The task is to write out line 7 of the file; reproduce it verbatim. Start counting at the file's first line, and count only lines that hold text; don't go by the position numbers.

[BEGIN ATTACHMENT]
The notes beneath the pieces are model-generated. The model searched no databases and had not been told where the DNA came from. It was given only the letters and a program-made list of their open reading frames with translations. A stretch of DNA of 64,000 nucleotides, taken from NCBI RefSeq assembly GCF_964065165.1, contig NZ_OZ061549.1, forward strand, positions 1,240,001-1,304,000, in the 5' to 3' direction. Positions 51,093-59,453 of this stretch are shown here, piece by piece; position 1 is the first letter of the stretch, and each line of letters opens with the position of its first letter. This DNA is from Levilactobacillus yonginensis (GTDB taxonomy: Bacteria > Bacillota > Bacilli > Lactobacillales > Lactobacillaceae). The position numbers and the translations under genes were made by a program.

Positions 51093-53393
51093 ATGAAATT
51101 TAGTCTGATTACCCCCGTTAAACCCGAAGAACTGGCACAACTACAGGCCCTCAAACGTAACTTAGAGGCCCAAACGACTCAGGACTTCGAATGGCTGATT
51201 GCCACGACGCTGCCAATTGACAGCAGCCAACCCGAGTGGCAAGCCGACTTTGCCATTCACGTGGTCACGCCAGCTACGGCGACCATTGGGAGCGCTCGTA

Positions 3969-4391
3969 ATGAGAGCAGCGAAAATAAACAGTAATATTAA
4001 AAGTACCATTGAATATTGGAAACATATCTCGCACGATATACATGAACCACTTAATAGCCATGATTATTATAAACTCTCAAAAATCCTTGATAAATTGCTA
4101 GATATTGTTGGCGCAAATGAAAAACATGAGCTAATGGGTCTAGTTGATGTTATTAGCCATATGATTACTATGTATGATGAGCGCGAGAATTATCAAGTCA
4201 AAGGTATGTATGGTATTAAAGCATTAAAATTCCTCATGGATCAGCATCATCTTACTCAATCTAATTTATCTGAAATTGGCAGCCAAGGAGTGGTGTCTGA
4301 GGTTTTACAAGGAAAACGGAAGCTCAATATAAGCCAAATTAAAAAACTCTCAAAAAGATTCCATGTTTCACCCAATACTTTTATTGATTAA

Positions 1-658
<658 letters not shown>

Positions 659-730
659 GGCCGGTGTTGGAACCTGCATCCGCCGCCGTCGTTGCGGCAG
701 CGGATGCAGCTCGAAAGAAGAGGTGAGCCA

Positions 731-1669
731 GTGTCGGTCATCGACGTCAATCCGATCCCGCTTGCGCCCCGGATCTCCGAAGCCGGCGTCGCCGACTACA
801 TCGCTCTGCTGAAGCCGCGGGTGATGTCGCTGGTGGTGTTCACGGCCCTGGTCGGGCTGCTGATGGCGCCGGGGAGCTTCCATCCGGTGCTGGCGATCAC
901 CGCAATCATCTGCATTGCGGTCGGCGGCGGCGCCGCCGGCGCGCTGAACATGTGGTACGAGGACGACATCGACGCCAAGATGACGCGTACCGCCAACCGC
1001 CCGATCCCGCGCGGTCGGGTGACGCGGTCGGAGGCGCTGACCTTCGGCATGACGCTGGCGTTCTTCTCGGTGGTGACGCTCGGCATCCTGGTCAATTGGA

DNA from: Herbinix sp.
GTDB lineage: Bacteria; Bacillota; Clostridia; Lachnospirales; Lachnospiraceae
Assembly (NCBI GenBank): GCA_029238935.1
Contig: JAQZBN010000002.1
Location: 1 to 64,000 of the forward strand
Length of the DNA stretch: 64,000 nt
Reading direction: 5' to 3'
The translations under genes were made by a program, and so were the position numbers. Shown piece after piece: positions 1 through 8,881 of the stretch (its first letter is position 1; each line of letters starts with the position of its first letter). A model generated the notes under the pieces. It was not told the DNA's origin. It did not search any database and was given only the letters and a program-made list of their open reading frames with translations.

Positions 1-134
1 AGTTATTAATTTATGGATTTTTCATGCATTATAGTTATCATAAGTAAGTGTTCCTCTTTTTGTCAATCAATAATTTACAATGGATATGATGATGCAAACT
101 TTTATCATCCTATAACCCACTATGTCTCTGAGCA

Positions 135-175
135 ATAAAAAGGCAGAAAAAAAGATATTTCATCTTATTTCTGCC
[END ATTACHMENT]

3969 ATGAGAGCAGCGAAAATAAACAGTAATATTAA